Why didn't the United Nations tried to stop the Annexation of East Timor by Indonesia in 1976?

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  • Big B
    Lv 6
    1 decade ago
    Favorite Answer

    In 1976, the Portuguese finally withdrew from East Timor.

    When they did, Indonesia annexed the island. No one thought that little poor East Timor could possibly govern itself. Also strategically and geographically, the island of East Timor was closer to Indonesia. Would not have been hard for Indonesia to claim ownership of East timor on historical grounds.

    Historically, the islands that make up Indonesia had been claimed by the European colonial powers - the Dutch and the Portuguese. In international relations, all other countries believed that the islands would come under either Dutch or Portuguese colonial rule.

    So when the Portuguese finally left in 1976, the international status of East Timor was that of unclaimed land - no one thought any different that Indonesia should claim the land as part of a historic Indonesian territory.

    While Australia was annoyed that Indonesia had so blanantly taken over the island, at the same time the Western powers were happy that a non-communist power had claimed the land.

    In the context of the Vietnam war which had just ended, no one was seriously willing to get involved in another potential disaster. The western powers knew that Indonesia was receiving military assistance and foreign aid also from Soviet Union and China.

    Whoever owned East Timor could use it as a possible base for attacking both Indonesia and Australia - strategic geopolitical considerations would have mattered far more in 1976 than any concern over human rights and would have influenced Australian foreign and defence policy considerations in the context of the cold war.

    Australia also was aware that the United States was more willing to cede East Timor to Indonesia, than risk a possible confrontation with a Soviet backed Indonesia. The U.S would not have supported Australia militarily over East Timor.

  • 1 decade ago

    Brian is largely correct. It was a decision 'colored' by the Cold War. But I'd suggest that the US and Australia (and Indonesia) regarded the Portuguese as 'left wing' and Fretilin - who were making the front running on East Timorese independence - as dangerously left wing. The US and Australia were either receptive to a fear campaign that saw East Timor turning into an Asian Cuba, or in fact invented the notion.

    The Indonesians it might be added, had since 1965 a pathological fear of communists. A left wing coup and right wing counter-coup in that year resulted in the death of (at least) hundreds of thousands of Indonesians (and most significantly several Generals). The colleagues of these Generals were running Indonesia in 1976.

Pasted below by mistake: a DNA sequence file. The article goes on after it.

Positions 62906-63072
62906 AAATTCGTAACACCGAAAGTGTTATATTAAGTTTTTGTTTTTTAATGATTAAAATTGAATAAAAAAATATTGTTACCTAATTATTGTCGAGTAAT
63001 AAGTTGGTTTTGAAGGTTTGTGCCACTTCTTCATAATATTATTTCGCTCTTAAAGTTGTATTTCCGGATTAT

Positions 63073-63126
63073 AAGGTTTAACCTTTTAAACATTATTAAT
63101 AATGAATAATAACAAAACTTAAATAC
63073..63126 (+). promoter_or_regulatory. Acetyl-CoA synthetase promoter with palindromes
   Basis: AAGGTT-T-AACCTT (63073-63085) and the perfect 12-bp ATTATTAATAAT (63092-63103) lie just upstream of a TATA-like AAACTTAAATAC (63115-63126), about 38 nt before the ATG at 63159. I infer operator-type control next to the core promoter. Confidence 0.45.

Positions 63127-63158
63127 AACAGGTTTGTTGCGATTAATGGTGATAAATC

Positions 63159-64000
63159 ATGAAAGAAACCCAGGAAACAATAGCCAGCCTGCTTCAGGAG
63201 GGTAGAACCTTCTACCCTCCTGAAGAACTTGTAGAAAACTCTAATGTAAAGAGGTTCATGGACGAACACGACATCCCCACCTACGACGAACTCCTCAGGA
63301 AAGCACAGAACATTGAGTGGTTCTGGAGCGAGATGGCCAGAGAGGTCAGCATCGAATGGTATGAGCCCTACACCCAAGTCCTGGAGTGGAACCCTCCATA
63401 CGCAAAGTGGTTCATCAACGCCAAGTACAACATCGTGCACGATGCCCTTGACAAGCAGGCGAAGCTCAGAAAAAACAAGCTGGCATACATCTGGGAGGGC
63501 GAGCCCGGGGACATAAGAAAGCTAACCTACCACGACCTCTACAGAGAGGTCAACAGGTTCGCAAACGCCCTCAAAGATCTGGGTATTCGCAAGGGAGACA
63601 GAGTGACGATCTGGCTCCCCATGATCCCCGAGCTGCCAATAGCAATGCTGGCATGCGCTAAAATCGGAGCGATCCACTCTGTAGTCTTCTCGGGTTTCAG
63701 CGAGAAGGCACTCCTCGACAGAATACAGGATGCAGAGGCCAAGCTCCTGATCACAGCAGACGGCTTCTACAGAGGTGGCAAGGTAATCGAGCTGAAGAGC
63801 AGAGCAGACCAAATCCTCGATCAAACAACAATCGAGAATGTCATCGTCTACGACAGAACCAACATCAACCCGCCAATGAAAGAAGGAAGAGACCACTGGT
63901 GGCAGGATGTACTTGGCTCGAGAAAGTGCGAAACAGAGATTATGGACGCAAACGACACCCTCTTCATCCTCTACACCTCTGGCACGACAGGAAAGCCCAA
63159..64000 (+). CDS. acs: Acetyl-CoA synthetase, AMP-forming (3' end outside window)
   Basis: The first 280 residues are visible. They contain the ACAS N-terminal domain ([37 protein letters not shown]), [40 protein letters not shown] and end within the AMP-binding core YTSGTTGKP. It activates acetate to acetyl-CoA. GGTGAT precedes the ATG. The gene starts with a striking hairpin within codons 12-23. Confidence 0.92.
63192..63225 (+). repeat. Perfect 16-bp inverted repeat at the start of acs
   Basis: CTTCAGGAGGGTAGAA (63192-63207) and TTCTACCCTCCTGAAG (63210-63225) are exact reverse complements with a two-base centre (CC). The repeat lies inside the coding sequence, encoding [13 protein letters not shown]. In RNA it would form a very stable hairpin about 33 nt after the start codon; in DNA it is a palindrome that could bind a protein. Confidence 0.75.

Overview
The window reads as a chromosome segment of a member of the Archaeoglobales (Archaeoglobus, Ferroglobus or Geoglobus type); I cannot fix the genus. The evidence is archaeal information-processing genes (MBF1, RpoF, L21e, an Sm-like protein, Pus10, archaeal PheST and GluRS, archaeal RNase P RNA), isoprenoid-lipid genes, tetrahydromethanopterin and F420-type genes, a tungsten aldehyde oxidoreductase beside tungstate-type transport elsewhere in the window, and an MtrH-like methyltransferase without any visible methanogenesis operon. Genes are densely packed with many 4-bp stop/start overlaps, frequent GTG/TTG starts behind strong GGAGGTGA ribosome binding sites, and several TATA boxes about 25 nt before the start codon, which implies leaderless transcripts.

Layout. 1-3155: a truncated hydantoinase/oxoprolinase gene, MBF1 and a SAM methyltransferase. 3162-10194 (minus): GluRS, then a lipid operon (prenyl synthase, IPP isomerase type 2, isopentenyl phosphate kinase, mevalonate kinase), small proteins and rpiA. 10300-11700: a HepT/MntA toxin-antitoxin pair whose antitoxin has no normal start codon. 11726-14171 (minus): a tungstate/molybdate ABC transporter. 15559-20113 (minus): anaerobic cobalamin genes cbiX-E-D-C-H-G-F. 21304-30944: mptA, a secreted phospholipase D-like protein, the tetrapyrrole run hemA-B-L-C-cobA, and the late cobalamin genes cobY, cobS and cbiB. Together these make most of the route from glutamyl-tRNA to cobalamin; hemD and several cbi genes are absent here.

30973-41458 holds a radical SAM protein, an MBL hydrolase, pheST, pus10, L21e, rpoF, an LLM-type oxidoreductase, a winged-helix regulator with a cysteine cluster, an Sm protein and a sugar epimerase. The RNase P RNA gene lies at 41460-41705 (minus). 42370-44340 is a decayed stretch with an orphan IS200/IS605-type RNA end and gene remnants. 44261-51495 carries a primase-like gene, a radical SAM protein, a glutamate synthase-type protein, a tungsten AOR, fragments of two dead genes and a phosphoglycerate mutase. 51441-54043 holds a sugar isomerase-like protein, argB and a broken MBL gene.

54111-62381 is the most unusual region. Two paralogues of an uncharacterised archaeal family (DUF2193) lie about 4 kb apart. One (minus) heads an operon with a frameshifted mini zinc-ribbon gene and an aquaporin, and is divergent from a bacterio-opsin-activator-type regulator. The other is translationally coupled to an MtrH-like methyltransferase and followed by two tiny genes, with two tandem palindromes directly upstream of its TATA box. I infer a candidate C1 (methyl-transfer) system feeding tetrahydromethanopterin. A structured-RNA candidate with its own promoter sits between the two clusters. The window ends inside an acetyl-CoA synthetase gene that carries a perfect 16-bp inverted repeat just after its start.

The US was an arms supplier to Indonesia, looked favorably on its strong anti-communist attitude, and had half an eye on the considerable mineral and oil resources of Indonesia. Australia saw more advantage in maintaining a neighborly relationship with a nation of 200 million rather than a new nation of 600,000. Australia also was interested in Indonesia's mineral wealth and had considerable investment in that area.

    So, in the United Nations, the concept of independence for East Timor was up against US and Australian and Indonesian opposition, and the Indonesians knew they could count on the Islamic block (Malaysia and the Middle East) to support them.

    Fundamentally, it was the end of the Cold War that allowed East Timorese independence to occur, but not without tremendous effort by the East Timorese at considerable cost.

  • 1 decade ago

    Because the United Nations cannot enforce anything unless the SEcurity Council acts to stop an aggression or annexation. And it just so happens the United States, one of the five permanent members of the Security Council vetoed any resolution that could have stopped the annexation. The UN ambassador at that time, Daniel Patrick Moynihan, even bragged about it in his memoirs...how he was able to render the U.N. utterly impotent. He pointed out how 10 percent of the Timorese were killed, likening it to the percentages achieved by the Nazi's in Eastern Europe. A disgusting history that very few Americans know about.

    P.S. The US was providing the Indonesians most of the arms and Gerald Ford (the President when the invasion began) was there the NIGHT BEFORE the invasion began...which tells you who approved it.

  • Anonymous
    1 decade ago

    Simple answer -- the Indonesians were willing to commit their armed forces to acquire it; and it would have taken an international force to stop them, approved by the UN Security Council. No nation wanted to commit the necessary troops for a tiny strip of land far away from their national interests. So it wasn't done. Too high a cost -- too little benefit.

    Sorry -- but that's the answer.

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  • Anonymous
    1 decade ago

    they didnt care

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